Preview: No. 6 Utah vs. Colorado
It’s Thanksgiving week, and with that comes rivalry week in the wonderful world of college football. For No. 6 Utah and Colorado, there’s plenty at stake when the teams meet at Rice-Eccles Stadium in Salt Lake City — with kickoff being set for 5 p.m. MST.
For the Utes, not only is it senior night and a chance to honor two of the best offensive players in program history, the college football playoff is at stake.
For the Buffaloes, not only can they play spoiler for their rival to the west, they can become bowl-eligible with a win, the first time accomplishing that honor since 2016.
That’s why Saturday’s matchup carries so much weight, for two programs fighting to achieve different goals that are only attainable with wins.
“It will be Senior Day for us. … We have about 16 or 17 seniors that we are going to say goodbye to that have done so much for this program and they have been so instrumental to the success we have had,” said Kyle Whittingham, Utah head coach. “Colorado is coming off a two-game win streak with Stanford and Washington back-to-back — especially a nice win against the Huskies a couple of days ago. They are starting to play better.”
Utah is the Pac-12’s last hope at a return to the college football playoff, checking in at No. 6 in this week’s rankings. No. 14 Oregon appeared to be the conference’s best hope but a loss at Arizona State last week eliminated the Ducks, putting all the pressure on the Utes.
But Whittingham is insisting Utah won’t be looking ahead, and before any of the other stuff can come, a win over Colorado is a must to secure the Pac-12’s south division and a berth in the conference championship game against the Ducks.
"It has been a very good season so far, but we are not losing focus," Whittingham said. "We have more work ahead of us, not just this game. It is the game we are focusing on right now, but there are things we have to take care of."
Outside of a lone loss to No. 22 USC, Utah has dominated in Pac-12 play by being the more physical team in the trenches on both sides of the ball.
Offensively, Utah is blessed with the conference’s top rushing game, averaging 215.3 yards per game, including a season-high 297 last week at Arizona.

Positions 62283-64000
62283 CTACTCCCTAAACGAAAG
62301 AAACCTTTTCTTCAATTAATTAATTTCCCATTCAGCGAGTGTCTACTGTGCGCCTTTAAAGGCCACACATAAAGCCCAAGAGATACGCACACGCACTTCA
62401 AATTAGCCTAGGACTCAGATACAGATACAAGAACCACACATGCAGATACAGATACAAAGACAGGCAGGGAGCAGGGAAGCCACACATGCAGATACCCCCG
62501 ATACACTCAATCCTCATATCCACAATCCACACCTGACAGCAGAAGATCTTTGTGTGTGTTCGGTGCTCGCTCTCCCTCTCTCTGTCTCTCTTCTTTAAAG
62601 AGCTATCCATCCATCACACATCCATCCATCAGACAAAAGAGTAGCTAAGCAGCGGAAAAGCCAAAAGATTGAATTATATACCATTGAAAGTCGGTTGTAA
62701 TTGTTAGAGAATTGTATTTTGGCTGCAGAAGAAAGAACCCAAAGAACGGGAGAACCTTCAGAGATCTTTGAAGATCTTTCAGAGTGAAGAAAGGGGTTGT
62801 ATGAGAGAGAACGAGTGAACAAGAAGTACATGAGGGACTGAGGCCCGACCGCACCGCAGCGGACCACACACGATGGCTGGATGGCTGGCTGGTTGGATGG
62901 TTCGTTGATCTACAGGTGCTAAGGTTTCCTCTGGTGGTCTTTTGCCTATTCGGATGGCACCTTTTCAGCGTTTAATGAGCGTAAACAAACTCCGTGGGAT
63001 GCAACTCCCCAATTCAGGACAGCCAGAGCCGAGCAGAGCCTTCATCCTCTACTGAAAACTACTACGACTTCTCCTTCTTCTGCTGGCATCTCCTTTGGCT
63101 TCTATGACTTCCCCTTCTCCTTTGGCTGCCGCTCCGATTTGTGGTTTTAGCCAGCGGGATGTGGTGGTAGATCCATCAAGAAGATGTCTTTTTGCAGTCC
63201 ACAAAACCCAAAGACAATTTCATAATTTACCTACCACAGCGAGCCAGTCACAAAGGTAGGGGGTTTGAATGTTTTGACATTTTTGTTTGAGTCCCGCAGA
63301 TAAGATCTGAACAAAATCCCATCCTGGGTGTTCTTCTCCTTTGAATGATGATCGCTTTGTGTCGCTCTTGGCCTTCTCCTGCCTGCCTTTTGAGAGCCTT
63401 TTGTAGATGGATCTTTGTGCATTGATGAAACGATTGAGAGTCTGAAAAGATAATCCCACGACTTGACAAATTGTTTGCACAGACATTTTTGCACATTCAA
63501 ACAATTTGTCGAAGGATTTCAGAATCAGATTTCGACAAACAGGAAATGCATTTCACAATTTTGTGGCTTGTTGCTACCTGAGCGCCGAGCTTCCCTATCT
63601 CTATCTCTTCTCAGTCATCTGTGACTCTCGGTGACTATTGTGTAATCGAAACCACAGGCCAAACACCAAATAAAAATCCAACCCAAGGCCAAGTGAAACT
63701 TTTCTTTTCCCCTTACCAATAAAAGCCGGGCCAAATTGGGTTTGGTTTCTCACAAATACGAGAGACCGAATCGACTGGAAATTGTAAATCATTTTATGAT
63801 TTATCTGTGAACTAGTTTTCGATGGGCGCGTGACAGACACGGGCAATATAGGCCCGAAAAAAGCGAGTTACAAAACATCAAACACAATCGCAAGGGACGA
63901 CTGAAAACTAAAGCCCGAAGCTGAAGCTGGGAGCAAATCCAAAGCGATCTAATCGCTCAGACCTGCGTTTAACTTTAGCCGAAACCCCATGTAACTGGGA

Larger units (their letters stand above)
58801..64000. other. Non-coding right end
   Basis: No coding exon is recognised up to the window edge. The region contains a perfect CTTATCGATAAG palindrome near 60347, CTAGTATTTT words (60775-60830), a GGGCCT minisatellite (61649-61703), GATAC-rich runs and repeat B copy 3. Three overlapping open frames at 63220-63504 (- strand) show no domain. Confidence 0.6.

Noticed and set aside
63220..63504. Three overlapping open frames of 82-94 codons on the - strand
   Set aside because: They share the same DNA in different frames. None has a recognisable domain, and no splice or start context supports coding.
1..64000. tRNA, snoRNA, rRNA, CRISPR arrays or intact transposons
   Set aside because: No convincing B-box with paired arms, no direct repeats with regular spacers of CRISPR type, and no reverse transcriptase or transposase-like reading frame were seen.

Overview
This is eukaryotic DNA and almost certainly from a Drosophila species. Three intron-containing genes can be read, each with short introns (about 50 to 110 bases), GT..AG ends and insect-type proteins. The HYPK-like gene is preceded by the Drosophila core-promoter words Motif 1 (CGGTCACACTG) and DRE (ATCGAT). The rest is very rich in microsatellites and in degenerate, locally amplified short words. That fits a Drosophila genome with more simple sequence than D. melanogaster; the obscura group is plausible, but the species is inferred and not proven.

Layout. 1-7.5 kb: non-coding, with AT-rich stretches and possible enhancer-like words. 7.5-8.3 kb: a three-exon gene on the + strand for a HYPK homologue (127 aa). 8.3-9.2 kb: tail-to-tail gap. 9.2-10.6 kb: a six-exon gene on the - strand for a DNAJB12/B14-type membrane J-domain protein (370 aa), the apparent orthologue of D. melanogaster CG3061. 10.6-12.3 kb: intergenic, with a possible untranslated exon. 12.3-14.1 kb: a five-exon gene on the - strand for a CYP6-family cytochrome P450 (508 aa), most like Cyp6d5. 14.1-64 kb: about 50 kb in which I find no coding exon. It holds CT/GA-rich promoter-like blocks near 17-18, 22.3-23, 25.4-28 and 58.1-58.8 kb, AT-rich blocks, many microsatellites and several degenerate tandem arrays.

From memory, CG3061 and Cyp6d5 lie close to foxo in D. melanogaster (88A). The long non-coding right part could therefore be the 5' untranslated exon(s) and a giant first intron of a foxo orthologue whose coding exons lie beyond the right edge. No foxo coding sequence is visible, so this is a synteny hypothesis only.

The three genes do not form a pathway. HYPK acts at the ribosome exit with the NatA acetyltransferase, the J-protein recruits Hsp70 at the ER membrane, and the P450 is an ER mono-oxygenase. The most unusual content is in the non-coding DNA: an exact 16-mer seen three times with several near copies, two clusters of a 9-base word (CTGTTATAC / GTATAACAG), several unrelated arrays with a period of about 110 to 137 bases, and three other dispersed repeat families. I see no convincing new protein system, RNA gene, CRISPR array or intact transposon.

Zack Moss is a large reason why the Utes have been so dominant, leading the Pac-12 while being 12 in the country at 115.8 yards per carry. Quarterback Tyler Huntley is also a threat to run the ball, amassing 228 yards and five scores on the ground.
"It seems like we're getting stronger while a lot of guys are getting weaker," Moss said.
For how special Utah is on offense, they’ve been better defensively.
Possessing the nation’s No. 1 rush defense at 55.9 yards per game and 2.3 yards per carry, the Utes have held nine different opponents to under 70 or fewer rushing yards. With the help of Leki Fotu and Bradlee Anae, that’s the first time an FBS team has accomplished that feat since 2008.
“That’s where it all starts for us on defense is taking away the run,” Whittingham said. “So rush defense has to be our M.O. That doesn’t change week-to-week.”
This will also be the chance for Utah’s pass defense to shine as it takes on Laviska Shenault Jr. — a standout wide receiver who’s one of the best in the country and expected to be a first round pick in the upcoming NFL Draft.
Fortunately for the Utes, they have an expected high draft pick themselves to defend Shenault in junior Jaylon Johnson. Johnson, who is expected to declare for the upcoming NFL draft, could be honored at Saturday’s game along with the other Ute seniors.
“At this point, it is just my job at this point to go out and shut whoever their best guy is down,” Johnson said. “It’s nothing new for this week, just go out there and whoever they put me on, I plan to lock up.”
But Shenault should provide Johnson with his toughest test to date, as Shenault is dangerous in yards after the catch so limiting his touches is a priority.
“He’s tremendous after the catch. He’s a great runner. Some receivers after they catch the ball, there’s not much there, they get a few yards here or there, but he is explosive after the catch,” Whittingham said of the Colorado standout. “After he makes a reception, he turns into a running back. He could probably play running back — that’s how talented he is.”